So you have a mark and some of the ink is missing on many of them. This needs to be rectified. I have posted photos of the backs of some of the books. The only other complaint I have at this point is that the case is just a tad too tight. Just a couple of centimeters added to the width and height would make it so much easier to remove a book from the case.
Mansfield Park (Jane Austen's Novels) by Jane Austen
As it is now, I have to turn the box over and dump the books out enough so that I can grasp the spine of the one I want to pull it out. I can only see this being more of a problem in the future as books tend to expand when read. I am interested in some of the other sets they offer, but right now would hesitate to spend that much money considering the flaws I mentioned. I gave it four stars because it was a shrink wrapped box set, but each book had a price sticker on it. This wouldn't be a problem except that when removing the stickers, they took off the pink coloring on the book cover.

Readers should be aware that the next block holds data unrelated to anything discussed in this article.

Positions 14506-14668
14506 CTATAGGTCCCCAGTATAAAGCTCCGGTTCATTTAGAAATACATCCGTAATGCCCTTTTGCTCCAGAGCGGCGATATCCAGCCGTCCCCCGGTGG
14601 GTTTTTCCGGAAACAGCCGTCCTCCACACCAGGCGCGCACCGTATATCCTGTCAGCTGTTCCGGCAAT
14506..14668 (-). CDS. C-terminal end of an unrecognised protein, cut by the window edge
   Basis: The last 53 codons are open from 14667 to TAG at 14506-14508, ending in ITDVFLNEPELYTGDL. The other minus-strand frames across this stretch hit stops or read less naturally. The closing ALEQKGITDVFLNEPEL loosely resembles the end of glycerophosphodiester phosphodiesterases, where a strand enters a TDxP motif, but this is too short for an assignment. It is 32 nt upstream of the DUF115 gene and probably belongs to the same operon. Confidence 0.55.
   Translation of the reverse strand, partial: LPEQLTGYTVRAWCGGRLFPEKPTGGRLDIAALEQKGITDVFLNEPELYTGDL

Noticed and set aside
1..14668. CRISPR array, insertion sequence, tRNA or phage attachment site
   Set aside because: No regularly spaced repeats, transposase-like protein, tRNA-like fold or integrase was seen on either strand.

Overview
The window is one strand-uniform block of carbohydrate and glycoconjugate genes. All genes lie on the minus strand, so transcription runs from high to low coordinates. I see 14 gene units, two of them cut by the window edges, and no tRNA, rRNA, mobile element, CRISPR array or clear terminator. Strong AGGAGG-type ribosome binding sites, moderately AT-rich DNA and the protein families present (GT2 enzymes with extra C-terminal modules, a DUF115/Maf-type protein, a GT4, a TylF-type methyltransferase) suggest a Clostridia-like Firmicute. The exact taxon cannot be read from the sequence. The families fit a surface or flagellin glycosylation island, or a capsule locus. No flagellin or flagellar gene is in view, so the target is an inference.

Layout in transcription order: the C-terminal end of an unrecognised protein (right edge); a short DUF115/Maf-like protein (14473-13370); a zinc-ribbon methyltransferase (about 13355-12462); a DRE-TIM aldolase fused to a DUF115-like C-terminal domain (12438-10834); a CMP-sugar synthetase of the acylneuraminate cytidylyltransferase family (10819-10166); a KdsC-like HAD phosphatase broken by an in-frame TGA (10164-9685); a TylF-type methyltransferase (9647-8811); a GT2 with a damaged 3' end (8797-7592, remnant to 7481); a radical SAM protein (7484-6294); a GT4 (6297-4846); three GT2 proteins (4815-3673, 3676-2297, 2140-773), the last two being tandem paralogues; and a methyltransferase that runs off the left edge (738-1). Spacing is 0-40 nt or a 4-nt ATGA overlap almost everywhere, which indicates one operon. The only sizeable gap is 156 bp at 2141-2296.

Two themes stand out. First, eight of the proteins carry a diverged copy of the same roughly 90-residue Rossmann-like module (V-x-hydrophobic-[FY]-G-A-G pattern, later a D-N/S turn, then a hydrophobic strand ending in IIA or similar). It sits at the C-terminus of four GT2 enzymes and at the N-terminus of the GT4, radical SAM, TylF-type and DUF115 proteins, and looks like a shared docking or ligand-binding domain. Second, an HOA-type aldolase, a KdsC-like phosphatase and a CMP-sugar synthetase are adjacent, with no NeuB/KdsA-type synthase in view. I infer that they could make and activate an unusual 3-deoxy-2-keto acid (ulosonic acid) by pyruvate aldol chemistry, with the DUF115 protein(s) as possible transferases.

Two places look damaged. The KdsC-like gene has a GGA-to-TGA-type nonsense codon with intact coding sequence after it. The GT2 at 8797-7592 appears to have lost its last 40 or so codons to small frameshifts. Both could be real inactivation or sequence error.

I got these because the covers are beautiful, so it made me mad that a few of them are ruined now. Beautiful set with everything she wrote.
I'm enjoying the volumes very much. I wish those stupid stickers hadn't been on the backs of the books, though, because when you take them off they ruin some of the cover design and leave a mark where they were taken from. This book seems to be someone's summarized version of Jane Austen's work. Each chapter appears to be shorter and has lost a lot of the descriptive language and detail from the original book. The cover is very pixilated, the text is probably a 12 or 14 point font that looks like something I can print from home.
It also claims to have been printied in CA the same day I ordered it. Now I know why it was so inexpensive, yet still a complete waste of my money since I actually wanted to read the entire work of Jane Austen. Kindle Edition Verified Purchase. This is another of the books in the Austen Project, modern authors retelling the Austen classics. This one even has the same name as the original. Val McDermid is a successful author of crime thrillers, none of which I have read.